I'm looking for a quote by Terry Pratchett. I'm pretty sure that the patrician was speaking about Leonard of Quirm and giving funds to Research and Development.

It was something along the lines of:

You pour loads and loads of money into [it], and get nothing in return, but then one day, one clever sod will say "by the way, if we make some huge mirrors on the coast and point them out to sea, those ships will burn like tinder."

Does anyone have an accurate rendition of the quote, and where it comes from?

1 Answer 1


You're referring to the quote below from Small Gods between the Great God Om (presently in the form of a small turtle) and his acolyte Brother Brutha (presently in the form of a slightly befuddled young man) on the relative worth of philosophers to society.

“The reason why Omnia hasn’t got much of a fleet any more,” said Om. “That’s why it’s always worth having a few philosophers around the place. One minute it’s all Is Truth Beauty and Is Beauty Truth, and Does a Falling Tree in the Forest Make a Sound if There’s No one There to Hear It, and then just when you think they’re going to start dribbling one of ’em says, Incidentally, putting a thirty-foot parabolic reflector on a high place to shoot the rays of the sun at an enemy’s ships would be a very interesting demonstration of optical principles,” he added. “Always coming up with amazing new ideas, the philosophers. The one before that was some intricate device that demonstrated the principles of leverage by incidentally hurling balls of burning sulphur two miles. Then before that, I think, there was some kind of an underwater thing that shot sharpened logs into the bottom of ships.”

Small Gods - Terry Pratchett

  • 3
    Can you add a bit more of the preceding text? "The reason why Omnia hasn’t got much of a fleet any more," feels incomplete, and it doesn't really flow in to the next line either.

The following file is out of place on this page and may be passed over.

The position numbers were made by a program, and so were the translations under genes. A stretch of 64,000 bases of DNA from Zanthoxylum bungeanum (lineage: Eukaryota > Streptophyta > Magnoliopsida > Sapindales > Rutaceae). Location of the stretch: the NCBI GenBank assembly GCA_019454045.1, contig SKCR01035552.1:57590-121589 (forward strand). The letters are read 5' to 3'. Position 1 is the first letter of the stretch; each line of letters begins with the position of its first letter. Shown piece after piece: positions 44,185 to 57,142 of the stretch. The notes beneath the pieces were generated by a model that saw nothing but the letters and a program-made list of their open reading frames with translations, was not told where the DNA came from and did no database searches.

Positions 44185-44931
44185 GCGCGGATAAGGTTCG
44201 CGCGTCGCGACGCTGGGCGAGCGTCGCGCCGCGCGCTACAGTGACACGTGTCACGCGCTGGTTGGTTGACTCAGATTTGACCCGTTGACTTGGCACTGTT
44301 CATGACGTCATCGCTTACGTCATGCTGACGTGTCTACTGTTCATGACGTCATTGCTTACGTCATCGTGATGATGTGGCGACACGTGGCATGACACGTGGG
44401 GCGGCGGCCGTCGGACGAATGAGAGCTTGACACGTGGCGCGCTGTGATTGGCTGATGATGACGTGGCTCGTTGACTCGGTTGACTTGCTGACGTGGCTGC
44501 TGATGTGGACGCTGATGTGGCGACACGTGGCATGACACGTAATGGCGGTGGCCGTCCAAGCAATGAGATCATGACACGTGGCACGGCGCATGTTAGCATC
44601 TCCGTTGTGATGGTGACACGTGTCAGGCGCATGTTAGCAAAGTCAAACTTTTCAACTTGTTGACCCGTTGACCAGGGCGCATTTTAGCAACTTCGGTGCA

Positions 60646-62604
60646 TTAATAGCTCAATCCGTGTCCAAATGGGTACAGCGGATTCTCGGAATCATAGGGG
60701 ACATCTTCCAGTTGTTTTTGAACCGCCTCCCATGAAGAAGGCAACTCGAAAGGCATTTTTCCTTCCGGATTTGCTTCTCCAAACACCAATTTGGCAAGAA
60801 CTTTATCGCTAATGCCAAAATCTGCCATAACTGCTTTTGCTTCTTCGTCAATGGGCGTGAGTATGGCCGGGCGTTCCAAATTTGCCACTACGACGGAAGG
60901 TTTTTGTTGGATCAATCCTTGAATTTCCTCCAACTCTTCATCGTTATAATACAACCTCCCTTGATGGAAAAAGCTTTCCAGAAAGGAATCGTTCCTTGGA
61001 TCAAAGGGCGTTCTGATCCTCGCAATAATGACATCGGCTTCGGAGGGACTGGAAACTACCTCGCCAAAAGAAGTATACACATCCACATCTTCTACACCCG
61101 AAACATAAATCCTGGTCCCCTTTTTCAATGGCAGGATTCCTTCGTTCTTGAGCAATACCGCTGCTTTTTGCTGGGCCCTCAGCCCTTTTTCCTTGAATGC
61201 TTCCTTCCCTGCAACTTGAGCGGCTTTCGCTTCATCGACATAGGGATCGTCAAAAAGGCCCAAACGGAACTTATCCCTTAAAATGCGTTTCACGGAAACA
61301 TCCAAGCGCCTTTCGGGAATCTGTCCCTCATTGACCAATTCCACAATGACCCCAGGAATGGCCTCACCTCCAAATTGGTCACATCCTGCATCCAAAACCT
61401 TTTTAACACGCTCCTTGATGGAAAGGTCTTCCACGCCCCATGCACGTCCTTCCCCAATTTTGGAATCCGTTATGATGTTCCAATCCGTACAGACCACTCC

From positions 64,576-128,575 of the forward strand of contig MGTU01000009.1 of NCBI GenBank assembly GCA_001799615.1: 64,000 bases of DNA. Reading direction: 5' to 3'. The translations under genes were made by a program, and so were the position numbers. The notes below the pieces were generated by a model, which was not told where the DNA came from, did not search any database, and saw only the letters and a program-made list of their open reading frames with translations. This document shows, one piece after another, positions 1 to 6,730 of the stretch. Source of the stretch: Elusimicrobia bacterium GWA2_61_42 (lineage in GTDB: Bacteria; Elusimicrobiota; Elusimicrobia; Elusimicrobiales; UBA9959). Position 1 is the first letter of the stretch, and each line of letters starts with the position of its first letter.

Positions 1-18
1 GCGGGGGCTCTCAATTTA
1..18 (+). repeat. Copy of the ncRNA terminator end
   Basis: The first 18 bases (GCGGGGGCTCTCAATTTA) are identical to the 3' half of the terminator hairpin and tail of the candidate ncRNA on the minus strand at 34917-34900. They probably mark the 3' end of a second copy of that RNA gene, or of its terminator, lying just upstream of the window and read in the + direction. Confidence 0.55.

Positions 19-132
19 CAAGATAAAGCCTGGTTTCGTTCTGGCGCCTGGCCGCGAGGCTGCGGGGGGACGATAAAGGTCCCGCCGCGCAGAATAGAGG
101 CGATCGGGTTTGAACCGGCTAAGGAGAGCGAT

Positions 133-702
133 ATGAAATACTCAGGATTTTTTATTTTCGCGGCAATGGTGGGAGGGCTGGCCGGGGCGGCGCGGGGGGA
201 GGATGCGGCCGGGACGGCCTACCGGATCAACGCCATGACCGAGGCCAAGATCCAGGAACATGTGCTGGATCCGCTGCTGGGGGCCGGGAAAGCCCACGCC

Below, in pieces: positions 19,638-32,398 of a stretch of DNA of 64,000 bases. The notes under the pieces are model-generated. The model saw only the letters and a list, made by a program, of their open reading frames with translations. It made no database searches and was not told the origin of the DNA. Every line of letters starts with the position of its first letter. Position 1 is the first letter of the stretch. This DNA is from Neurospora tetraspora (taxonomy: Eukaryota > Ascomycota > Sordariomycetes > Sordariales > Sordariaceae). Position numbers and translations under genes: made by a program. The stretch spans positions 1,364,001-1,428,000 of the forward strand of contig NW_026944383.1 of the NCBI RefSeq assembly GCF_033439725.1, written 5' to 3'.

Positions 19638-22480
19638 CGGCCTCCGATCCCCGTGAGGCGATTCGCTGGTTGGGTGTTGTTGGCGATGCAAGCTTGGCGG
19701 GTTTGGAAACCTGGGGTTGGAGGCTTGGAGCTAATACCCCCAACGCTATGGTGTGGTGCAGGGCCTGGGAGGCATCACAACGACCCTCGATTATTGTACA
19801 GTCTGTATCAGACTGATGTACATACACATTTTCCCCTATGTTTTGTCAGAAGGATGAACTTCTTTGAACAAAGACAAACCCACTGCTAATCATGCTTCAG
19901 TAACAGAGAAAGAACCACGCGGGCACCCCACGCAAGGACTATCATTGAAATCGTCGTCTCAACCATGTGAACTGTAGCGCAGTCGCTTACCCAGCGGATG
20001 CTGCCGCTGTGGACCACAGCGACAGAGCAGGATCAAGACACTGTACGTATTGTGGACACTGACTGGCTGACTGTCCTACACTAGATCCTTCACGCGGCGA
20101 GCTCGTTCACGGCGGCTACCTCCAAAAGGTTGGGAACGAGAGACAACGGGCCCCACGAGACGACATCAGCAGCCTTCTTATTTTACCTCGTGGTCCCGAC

– muru
    Jan 26, 2017 at 6:37
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    I think it stands well enough on its own, without creating a spoiler. The context is given by the reference to philosophers, meaning that the entire passage is a humorous reference to Aristotle and Archimedes. Jan 26, 2017 at 8:06
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    @Muru - I included the first sentence because it identifies who's speaking.
    – Valorum
    Jan 26, 2017 at 9:15
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    @muru Could have. Didn't. Achieved the same effect!
    – Samthere
    Jan 26, 2017 at 10:12
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    @muru Valorum could have done any number of things in addition to including the quote. The answer contains the key information and the context will be inferred by the majority of those who care enough to read and interpret the whole text. I don't think we need to suggest that Valorum should put more effort into proofing the answer against what are largely non-issues. If you believe your suggested change to be valuable, then I recommend you perform the edit directly.
    – Samthere
    Jan 26, 2017 at 10:42

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